The U.S. Mulls a Larger Permanent Force in Europe and Sends More Missiles to Ukraine
The U.S. and NATO will take a "hard look" at the European security footprint no matter how the Ukrainian fight goes, a U.S. official says.
The latest U.S. planeloads of anti-aircraft and anti-tank weapons for Ukraine are expected to arrive in Europe this week, then be rushed into the country via ground routes, a senior defense official told reporters Wednesday.
The Stinger and Javelin missiles aboard those planes are part of the $800 million in additional security assistance President Joe Biden announced for Ukraine last week.
The weapons delivery is part of the ongoing international response to Russia’s invasion of Ukraine, which could require more U.S. troops to head overseas now, but ultimately also produce a larger and permanent U.S. and NATO footprint.
Biden, Defense Secretary Lloyd Austin, and Secretary of State Anthony Blinken landed in Brussels on Wednesday for an emergency NATO summit and European Council meeting.
“The security environment in Europe is different now,” the defense official said. “And it will be different no matter what the outcome is of this war. I think it's safe to say that the United States, as well as other NATO nations, will be taking a hard look at whether we have the footprint right and whether the posture is appropriate to the new security environment that results from all this. …We're going to be open to discussing with our allies what the new security environment is going to require of every NATO ally, including us.”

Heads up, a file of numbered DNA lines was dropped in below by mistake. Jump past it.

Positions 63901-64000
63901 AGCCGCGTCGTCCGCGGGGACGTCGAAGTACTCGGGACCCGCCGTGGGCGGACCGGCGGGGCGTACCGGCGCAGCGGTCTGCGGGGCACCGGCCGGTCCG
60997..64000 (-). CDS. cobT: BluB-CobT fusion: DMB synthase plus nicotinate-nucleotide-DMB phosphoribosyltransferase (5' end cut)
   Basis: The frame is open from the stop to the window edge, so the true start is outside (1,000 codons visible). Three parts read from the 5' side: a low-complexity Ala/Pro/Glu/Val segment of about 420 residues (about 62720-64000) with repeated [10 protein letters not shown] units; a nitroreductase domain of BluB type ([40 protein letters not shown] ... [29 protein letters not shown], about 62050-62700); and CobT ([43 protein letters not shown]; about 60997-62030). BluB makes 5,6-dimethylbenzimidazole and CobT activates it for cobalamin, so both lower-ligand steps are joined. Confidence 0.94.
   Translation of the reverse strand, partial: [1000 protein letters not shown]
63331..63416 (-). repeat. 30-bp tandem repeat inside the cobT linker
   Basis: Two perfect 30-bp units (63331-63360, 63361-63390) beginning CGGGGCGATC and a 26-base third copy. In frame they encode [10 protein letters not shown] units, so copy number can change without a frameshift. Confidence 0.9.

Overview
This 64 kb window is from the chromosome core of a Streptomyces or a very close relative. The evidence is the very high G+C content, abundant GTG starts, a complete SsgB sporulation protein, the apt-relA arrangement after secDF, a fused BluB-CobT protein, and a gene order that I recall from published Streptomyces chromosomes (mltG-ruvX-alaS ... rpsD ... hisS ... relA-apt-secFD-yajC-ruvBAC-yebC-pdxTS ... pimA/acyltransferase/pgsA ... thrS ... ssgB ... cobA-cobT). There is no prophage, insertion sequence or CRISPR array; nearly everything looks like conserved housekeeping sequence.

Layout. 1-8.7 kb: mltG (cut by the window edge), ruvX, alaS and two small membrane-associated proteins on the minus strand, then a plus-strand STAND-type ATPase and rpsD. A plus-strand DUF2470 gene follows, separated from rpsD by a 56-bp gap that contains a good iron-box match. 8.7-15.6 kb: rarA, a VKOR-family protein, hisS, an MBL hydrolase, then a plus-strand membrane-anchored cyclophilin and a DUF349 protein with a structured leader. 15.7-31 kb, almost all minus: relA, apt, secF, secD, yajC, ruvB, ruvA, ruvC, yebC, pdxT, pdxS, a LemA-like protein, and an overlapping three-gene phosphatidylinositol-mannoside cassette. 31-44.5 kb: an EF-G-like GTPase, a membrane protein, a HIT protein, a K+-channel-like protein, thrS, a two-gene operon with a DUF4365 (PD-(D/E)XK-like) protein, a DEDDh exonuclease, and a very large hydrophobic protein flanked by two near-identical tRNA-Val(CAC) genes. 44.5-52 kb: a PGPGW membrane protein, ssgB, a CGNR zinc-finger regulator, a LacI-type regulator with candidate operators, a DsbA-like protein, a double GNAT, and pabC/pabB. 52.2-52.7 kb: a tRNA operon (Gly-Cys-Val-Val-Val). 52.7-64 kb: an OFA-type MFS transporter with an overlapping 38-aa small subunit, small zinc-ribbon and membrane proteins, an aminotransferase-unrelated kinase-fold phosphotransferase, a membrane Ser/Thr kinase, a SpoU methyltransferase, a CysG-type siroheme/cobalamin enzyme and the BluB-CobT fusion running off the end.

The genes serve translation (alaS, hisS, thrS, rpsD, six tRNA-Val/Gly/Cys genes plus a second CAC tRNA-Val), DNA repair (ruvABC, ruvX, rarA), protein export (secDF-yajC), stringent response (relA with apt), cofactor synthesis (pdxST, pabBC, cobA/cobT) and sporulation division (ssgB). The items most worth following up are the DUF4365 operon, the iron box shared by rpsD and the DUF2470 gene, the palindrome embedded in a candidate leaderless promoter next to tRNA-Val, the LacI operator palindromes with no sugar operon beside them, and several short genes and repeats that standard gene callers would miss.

As part of its immediate response to Russia’s actions, the U.S. has deployed more than 14,000 troops to NATO’s eastern front. Sending in even more short-term forces is a possibility, the senior defense official said.
On Wednesday, NATO Secretary General Jens Stoltenberg announced the alliance would deploy four more battle groups to bolster defenses for Bulgaria, Hungary, Romania, and Slovakia.
“In terms of the immediate need to bolster the Eastern flank with temporary forces, the secretary is obviously looking at this every day and monitoring it,” the U.S. defense official said. “We're not going to take off the table the possibility that he will flow more forces in from the United States or reposition them from elsewhere in Europe.”
Now, as Russia’s invasion of Ukraine has reached its 28th day, Ukrainian forces have repelled some attacks by ground troops around the country and some Russian forward elements have stopped their advances short of reaching Kyiv. But some of those stalled Russian units are also now establishing defensive positions.
Russia continues to fire long-range missiles at Ukrainian targets; the Pentagon’s estimate has climbed past 1,200.
Also Wednesday, Stoltenberg said NATO will send protective gear to Ukraine to use in the event of chemical or biological weapons attacks. The U.S. defense official said its aid does not include that gear, because it was not seen as an immediate priority.
The U.S. shipments will include “small arms, ammunition, Stingers, Javelins, body armor, and helmets,” for the vast number of Ukrainian civilian men and women who have remained in the country to fight.
Jacqueline Feldscher contributed to this report.